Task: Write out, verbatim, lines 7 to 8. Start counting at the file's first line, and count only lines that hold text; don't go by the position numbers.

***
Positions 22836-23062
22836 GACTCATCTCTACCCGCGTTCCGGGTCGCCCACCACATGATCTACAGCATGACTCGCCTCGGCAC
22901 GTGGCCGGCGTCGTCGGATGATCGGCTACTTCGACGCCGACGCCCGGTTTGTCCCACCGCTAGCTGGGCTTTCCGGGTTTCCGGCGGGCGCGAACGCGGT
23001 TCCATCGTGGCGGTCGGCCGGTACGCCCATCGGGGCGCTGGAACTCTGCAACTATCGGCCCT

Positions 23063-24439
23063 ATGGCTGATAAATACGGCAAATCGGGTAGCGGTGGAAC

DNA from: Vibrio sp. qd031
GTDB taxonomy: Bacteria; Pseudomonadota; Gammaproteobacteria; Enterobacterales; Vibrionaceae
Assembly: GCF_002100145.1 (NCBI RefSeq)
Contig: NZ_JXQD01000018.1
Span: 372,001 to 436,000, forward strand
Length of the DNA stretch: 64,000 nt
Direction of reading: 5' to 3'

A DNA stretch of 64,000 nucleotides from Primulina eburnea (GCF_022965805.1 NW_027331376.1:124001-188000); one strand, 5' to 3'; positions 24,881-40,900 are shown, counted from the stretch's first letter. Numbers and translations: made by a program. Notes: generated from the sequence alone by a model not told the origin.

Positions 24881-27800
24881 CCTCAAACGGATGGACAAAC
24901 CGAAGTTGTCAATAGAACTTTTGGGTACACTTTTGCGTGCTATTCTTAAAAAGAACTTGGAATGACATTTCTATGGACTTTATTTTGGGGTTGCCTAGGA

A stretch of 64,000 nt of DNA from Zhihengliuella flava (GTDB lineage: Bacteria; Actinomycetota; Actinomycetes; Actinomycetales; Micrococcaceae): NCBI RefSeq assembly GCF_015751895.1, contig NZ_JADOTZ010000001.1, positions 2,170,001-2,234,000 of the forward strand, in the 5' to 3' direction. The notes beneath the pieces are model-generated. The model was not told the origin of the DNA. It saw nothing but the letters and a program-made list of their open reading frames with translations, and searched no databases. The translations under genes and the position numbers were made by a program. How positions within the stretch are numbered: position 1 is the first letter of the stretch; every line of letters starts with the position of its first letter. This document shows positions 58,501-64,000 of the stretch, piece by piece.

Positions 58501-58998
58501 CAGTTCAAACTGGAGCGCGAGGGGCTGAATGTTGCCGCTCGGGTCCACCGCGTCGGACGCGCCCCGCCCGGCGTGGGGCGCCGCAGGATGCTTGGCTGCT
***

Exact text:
DNA from: Vibrio sp. qd031
GTDB taxonomy: Bacteria; Pseudomonadota; Gammaproteobacteria; Enterobacterales; Vibrionaceae